If you are just trying to lose weight then fueled, more intense workouts may be a better options to boost metabolism. No two bodies are alike and the science only points to what works on average. We all have to experiment and see what works for us.

  2. Anonymous -

    By nature LSD training results in using a higher percentage of fat for energy whether fasted or fed. As the intensity of the training increases fat utilization decreases and carbohydrate supplies the bulk of the energy. For an endurance athlete the pre-workout meal is important in order to prevent muscle breakdown and/or "hitting the wall" during the long training session. Additionally research has shown that athletes are able to 'go longer' when they have either eaten prior to or during a long training session. The pre-workout meal also minimizes the deficit that results from a training session and helps to shorten the recovery period.

    I completely agree with you in that we all need to experiment in order to find out how our bodies run best. Based on the experience and feedback of the endurance athletes I work with - the pre-workout meal is a go.

    Thanks for the comment!

  3. So I train both in the morning (empty stomach currently) when a pre-workout meal would be 5-15 minutes before a session and in the afternoon when eating 2 hours out is not a problem and my personal preference.

    For higher intensity sessions and/or weight training sessions in the AM with little lead time, what might be some options to provide carb, protein and fat? Gel and maybe some nut butter? Powerbar? Would your answer change for LSD training under the same time-crunched scenario?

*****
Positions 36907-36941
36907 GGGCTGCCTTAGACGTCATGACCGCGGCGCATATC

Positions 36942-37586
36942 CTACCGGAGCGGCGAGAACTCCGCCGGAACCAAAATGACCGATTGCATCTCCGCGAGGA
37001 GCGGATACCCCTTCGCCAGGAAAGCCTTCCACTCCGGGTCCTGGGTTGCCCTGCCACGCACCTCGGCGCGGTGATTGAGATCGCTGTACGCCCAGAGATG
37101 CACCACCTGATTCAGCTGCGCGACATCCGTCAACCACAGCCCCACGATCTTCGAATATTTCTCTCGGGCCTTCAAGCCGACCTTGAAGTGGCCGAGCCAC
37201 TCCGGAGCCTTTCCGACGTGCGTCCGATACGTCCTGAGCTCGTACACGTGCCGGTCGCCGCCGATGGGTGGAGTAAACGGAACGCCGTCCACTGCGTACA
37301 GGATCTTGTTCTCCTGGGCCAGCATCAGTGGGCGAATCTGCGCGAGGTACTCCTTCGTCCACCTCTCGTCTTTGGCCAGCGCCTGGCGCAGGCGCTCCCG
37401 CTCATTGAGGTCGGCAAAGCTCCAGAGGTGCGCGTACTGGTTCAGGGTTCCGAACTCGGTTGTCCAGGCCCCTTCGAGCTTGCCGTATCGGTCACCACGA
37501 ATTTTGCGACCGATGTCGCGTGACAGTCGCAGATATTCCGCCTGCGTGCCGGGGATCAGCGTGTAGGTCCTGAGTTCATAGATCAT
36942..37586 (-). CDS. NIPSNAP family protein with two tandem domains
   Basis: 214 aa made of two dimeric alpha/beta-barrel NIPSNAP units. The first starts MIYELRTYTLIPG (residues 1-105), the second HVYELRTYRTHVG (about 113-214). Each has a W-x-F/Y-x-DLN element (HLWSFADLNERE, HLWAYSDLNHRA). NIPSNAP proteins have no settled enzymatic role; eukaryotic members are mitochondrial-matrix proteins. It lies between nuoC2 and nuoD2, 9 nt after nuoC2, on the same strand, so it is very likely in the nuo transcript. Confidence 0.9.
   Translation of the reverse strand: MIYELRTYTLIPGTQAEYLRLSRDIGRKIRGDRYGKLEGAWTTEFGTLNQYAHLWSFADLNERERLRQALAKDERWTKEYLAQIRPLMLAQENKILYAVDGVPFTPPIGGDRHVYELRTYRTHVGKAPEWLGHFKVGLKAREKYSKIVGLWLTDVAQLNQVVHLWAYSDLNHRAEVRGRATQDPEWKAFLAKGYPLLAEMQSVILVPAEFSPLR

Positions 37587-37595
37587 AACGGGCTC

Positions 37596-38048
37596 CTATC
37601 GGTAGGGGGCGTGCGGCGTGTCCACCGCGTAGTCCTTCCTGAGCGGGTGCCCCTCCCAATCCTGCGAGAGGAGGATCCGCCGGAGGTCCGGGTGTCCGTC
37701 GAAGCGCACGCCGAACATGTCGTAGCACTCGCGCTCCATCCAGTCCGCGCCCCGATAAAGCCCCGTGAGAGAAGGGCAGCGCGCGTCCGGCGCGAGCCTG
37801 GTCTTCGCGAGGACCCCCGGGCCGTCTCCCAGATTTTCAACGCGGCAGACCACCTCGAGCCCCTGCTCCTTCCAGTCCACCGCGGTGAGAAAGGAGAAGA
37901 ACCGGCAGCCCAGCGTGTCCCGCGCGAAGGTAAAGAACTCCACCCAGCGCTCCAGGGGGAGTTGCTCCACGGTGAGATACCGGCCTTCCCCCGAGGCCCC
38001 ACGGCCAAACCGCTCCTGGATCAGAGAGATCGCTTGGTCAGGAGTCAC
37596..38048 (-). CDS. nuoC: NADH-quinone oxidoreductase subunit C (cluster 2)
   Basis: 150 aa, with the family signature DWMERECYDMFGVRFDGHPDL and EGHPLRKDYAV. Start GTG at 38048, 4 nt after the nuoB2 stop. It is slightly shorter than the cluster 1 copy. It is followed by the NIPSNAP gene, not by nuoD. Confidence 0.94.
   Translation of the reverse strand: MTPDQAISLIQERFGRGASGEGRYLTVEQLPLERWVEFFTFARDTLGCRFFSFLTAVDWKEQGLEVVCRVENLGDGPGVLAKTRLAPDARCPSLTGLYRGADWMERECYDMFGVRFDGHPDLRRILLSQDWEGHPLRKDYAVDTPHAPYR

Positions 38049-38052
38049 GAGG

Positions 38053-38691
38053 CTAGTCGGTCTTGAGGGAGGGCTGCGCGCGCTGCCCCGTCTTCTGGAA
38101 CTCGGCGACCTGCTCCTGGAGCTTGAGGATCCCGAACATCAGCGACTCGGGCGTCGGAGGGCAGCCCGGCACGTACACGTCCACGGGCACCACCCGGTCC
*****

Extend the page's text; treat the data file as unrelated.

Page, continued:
Can you also comment on the same question with a 1-2hr pre-session lead time for both low and high intensity training? Currently, I'll go with an apple and 1-2TB nut butter 2hrs before a lower intensity prep/base session.


  4. I've tried both ways to see how my body reacts. If I workout on an empty stomach, I feel drained and weak. My workouts are substandard and I often feel like I'm "wading through water." When I eat only protein and or fat, I have more energy and can complete the workout. However, when I add some carbs into the mix, my times are better, I feel stronger and I don't feel the need to eat for hours after the workout. I've tried eating carbs the night before and it hasn't made any difference. I have to eat at least one hour before working out - any sooner than that and I feel sick to my stomach when I push really hard. That much makes sense to me, though! :)

  5. Good post! I think it's also important to view the overall diet when looking to this answer. I think of the muscles and liver as fuel tanks. Combined, they can store roughly 500g of carbohydrate. Hypothetically if those were full--perhaps someone on a moderate carbohydrate diet who's limiting the amount of time they spend in glycolytic activity--it'd be hard to imagine a scenario where all 500g were depleted overnight. Even fasted, they should have enough fuel in the tank to perform well on a reasonable workout. Something like BCAAs pre-workout might be enough to preserve muscle.
    Conversely take someone on a lower carbohydrate diet or who frequently does depleting workouts, if when they go to bed their fuel tanks are only partly full, then they will of course be even more depleted in the morning.

    Also important to note that it can take roughly 6 weeks to adapt to a lower carbohydrate/higher fat diet, which in some ways is similar to fasted training, so a lot of these studies that are shorter than 6 weeks are not always applicable to someone who's already been fat adapted.

    Also, what's your stomachs tolerance of the pre-workout meal? does the athlete get the trots, nausea, or frequently meet pukie?